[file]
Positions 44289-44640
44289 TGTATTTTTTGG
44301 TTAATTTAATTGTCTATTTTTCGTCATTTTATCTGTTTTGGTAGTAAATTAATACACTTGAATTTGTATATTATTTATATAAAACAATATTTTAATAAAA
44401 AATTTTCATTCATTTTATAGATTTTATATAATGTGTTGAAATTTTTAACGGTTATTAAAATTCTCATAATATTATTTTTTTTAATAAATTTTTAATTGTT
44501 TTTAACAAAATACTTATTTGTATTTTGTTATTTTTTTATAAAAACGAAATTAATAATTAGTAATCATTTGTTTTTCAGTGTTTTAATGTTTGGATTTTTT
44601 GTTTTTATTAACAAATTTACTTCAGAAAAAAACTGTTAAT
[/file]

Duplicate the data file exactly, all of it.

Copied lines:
Positions 44289-44640
44289 TGTATTTTTTGG
44301 TTAATTTAATTGTCTATTTTTCGTCATTTTATCTGTTTTGGTAGTAAATTAATACACTTGAATTTGTATATTATTTATATAAAACAATATTTTAATAAAA
44401 AATTTTCATTCATTTTATAGATTTTATATAATGTGTTGAAATTTTTAACGGTTATTAAAATTCTCATAATATTATTTTTTTTAATAAATTTTTAATTGTT
44501 TTTAACAAAATACTTATTTGTATTTTGTTATTTTTTTATAAAAACGAAATTAATAATTAGTAATCATTTGTTTTTCAGTGTTTTAATGTTTGGATTTTTT
44601 GTTTTTATTAACAAATTTACTTCAGAAAAAAACTGTTAAT